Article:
Early withdrawals made from a 401k plan are subject to a 10% penalty plus income taxes on the amount drawn. If your plan provider enables loans as an option for participants, a 401k loan could be the better alternative to an early withdrawal if you’re in urgent need of emergency funds.
Table of Contents
- What is a 401k loan?
- What are the interest rates of a 401k loan?
- How long do I have to pay back the money?
- How much can I borrow?
- How long does it take to receive my loan?
- 8 Advantages of a 401k loan
- 6 Disadvantages of a 401k loan
- What happens if I don’t pay back the loan?
- What happens if I leave my employer?
- Loan vs early withdrawal
What is a 401k loan?
A 401k loan lets you borrow money from your 401k plan. You’re allowed to borrow up to 50% of your account’s value up to a maximum of $50,000. You must pay back the loan, plus interest, in 5 years. If you use the money to purchase a primary residence, you’re given up to 15 years to pay back the money.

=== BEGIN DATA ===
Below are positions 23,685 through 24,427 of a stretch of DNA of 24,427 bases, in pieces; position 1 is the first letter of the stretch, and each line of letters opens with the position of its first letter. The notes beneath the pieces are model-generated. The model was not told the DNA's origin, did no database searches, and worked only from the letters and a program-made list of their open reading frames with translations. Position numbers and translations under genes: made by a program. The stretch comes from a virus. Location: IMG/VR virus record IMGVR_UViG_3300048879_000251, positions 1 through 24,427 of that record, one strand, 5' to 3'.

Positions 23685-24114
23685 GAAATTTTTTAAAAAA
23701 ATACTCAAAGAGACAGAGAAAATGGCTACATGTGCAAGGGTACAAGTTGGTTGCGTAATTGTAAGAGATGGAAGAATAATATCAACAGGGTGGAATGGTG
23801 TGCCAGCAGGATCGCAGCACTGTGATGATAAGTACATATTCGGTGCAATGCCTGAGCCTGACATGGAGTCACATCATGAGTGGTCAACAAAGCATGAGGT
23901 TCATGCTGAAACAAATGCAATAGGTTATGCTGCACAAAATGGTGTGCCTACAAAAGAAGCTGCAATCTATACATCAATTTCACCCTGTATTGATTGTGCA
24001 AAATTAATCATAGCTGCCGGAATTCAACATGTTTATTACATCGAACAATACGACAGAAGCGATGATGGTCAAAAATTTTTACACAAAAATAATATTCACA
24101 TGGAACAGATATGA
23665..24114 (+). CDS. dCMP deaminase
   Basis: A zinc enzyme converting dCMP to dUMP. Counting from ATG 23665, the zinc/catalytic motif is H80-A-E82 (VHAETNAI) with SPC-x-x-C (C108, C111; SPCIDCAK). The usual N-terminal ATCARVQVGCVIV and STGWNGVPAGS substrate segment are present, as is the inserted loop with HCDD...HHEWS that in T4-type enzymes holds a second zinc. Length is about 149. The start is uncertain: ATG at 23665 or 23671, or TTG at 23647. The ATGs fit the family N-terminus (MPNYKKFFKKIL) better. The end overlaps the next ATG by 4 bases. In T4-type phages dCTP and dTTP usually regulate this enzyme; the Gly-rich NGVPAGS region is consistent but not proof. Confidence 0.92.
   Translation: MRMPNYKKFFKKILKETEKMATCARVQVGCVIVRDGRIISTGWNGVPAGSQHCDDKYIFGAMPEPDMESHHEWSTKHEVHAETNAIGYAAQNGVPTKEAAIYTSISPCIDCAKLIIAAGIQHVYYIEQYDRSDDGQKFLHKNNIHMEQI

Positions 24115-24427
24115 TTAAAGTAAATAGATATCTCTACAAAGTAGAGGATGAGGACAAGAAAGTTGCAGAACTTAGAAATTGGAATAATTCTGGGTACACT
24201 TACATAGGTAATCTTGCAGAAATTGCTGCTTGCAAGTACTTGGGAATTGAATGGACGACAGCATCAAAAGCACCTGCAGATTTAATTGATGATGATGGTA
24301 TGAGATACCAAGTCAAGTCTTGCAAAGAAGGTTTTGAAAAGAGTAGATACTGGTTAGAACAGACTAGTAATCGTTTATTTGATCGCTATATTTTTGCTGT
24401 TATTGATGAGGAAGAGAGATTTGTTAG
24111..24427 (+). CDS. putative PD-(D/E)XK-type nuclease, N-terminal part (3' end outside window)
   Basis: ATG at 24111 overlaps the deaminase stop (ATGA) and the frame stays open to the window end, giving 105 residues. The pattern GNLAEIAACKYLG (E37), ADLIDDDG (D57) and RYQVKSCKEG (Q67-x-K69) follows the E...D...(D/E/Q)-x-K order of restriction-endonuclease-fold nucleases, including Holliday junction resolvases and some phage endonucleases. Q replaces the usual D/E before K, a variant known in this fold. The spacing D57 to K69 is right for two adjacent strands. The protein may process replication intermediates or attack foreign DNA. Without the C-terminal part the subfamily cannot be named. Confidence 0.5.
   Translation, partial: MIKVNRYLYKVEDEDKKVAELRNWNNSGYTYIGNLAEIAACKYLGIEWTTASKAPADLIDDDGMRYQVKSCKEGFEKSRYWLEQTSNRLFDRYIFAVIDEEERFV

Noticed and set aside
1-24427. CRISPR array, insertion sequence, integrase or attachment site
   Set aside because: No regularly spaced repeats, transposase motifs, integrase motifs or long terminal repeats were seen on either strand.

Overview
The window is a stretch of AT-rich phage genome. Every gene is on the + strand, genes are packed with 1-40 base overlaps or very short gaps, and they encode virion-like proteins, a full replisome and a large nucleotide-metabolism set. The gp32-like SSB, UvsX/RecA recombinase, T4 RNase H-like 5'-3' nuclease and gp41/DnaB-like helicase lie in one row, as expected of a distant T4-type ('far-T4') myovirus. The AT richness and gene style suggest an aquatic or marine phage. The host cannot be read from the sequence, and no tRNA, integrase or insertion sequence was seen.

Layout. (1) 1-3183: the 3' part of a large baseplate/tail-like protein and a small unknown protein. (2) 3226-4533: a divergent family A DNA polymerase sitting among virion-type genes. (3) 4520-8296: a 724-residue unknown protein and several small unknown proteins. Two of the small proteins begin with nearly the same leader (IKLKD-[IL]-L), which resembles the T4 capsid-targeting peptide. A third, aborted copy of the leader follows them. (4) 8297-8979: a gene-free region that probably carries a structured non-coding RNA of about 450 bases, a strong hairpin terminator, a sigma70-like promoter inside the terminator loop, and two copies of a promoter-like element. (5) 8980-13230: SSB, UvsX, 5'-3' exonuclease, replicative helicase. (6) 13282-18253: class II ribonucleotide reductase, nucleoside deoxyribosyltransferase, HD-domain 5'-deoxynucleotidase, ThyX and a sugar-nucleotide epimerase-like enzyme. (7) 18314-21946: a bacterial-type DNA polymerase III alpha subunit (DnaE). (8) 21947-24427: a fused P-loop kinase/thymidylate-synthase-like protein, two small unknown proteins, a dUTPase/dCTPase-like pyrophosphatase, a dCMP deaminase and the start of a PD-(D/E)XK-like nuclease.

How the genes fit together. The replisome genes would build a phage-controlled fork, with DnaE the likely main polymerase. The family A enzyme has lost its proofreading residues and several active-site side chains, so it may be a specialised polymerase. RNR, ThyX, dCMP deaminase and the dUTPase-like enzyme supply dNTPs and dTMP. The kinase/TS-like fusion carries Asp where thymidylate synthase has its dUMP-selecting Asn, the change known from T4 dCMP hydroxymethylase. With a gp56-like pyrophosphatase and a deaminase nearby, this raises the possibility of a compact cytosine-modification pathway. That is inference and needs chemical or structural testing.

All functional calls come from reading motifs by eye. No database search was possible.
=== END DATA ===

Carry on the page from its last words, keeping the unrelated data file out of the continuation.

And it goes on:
A 401k loan isn’t technically a loan since there is no lender. Loans from your 401k do not require a credit check, and failed or missed payments do not affect your credit score. Technically, you’re just given access to your 401k funds, with the requirement that you must pay it back within 5 years (15 years for purchasing a primary residence).
What are the interest rates of a 401k loan?
The interest rates are set by your plan provider and is usually Prime Rate plus one or two percent. With a 401k loan, all interest payments go straight back to your account, so technically you’re paying interest to yourself.
Also read: Fees, Interest Rates, Taxes of a 401k Loan
How long do I have to pay back the money?
You’re given 5 years to pay back the amount you borrowed. If you use the money to purchase a primary residence, you’re given up to 15 years to return the money.
How much can I borrow?
The IRS lets you borrow up to 50% of your 401k plan’s value, up to a maximum of $50,000.